I remember reading Plato as an undergrad and being interested in the way Socrates took pains to define his terms in the dialogs.
Western philosophy has continued this tradition, and by the 20th century, the problem of meaning in philosophical language became acute.
The problem goes like this: If you want to make logical constructions using regular language, you need both clear and consistent meanings, which, as it turns out, regular language is really bad at doing.
Meaning in language is context-specific. If you say “Stay warm out there!” when it’s 20 below, people will take it in a fairly straightforward way. If you say it when it’s 110, people will think you’re being sarcastic.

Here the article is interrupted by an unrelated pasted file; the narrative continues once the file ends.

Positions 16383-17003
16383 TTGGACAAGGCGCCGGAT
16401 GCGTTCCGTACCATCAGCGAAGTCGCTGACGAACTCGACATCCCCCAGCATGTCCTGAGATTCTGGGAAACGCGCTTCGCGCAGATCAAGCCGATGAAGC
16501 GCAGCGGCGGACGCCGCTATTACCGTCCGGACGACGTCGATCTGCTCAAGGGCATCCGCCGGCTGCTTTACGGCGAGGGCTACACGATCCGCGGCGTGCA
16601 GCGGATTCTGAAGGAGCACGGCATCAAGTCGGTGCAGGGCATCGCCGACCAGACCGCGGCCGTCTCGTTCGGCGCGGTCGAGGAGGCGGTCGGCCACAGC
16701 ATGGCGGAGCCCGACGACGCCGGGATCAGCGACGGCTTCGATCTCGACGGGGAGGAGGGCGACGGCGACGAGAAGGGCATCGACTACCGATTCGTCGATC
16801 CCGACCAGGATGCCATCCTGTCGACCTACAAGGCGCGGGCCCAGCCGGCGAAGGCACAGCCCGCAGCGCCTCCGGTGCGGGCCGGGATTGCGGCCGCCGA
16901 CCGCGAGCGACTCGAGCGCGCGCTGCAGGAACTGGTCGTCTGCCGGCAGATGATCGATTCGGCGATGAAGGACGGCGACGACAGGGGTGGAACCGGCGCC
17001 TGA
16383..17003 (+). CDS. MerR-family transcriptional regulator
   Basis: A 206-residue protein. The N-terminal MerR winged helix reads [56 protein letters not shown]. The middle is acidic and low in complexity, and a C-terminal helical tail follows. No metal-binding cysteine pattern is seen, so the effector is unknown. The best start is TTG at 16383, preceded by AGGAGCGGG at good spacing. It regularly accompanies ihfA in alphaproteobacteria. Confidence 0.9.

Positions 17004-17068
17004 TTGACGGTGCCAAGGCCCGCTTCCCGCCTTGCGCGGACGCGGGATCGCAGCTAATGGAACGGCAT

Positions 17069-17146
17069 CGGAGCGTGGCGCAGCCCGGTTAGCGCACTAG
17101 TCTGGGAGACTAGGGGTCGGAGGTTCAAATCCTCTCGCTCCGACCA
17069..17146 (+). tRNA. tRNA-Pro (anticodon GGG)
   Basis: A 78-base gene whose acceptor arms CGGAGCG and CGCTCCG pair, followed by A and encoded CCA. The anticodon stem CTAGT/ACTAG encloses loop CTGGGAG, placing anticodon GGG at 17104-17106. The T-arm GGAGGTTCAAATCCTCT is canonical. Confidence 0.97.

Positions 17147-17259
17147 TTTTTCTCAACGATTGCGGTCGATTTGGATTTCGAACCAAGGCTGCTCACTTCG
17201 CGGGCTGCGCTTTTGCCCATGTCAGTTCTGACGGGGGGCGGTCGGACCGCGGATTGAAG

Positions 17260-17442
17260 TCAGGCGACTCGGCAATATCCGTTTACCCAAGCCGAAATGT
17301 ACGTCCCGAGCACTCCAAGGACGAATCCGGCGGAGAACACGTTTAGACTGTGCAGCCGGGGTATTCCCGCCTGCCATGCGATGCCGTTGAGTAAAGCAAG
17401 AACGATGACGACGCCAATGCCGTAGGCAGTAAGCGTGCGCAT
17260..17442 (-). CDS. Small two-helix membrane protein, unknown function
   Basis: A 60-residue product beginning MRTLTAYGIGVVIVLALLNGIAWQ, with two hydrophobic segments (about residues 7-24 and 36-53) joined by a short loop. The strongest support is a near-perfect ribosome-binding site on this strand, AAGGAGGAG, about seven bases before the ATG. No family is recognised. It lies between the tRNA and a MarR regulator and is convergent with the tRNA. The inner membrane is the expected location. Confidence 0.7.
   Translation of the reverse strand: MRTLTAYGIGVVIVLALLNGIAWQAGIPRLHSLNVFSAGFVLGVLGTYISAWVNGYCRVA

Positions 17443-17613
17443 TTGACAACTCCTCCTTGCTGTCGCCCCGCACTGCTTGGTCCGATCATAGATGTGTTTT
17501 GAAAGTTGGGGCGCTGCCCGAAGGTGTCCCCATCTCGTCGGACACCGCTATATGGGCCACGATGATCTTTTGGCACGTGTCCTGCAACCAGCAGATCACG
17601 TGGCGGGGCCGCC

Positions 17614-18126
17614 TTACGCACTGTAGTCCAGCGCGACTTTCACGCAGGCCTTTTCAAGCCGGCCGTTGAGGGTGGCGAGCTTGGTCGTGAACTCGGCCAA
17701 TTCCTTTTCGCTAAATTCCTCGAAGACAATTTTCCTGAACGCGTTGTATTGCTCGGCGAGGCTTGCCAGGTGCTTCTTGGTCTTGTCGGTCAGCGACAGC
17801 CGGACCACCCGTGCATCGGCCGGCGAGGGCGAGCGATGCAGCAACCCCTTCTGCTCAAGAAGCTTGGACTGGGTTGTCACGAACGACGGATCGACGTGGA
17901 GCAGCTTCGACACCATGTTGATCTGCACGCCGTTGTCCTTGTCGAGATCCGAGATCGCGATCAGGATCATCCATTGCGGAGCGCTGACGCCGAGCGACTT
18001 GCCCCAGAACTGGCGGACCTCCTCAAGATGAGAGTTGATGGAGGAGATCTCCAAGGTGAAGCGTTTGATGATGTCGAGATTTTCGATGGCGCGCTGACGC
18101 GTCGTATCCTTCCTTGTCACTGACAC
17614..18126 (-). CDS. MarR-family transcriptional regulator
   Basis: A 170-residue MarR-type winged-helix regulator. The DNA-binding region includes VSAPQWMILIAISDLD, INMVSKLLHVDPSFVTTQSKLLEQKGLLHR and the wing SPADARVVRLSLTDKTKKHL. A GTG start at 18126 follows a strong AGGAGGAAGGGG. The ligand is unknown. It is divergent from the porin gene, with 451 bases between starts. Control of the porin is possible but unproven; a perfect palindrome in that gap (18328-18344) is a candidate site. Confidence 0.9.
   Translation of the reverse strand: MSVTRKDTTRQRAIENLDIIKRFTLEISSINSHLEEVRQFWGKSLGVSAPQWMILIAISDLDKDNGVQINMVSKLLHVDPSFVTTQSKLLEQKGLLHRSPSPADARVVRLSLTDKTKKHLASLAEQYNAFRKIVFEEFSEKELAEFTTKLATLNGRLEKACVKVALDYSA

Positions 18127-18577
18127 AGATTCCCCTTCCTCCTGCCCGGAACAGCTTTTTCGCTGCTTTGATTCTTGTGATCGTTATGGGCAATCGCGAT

Worse is the logical purpose behind saying it at all. In the first case it’s obvious and in the second unnecessary, so saying “Stay warm out there!” must serve some other social purpose than just telling people what to do.
Defining our terms, then, can be useful in order to establish context and purpose: such as within a technical manual or a textbook—or even a political debate.
So if it seems like we’re talking past each other, maybe we should step back a bit and start again by defining our terms.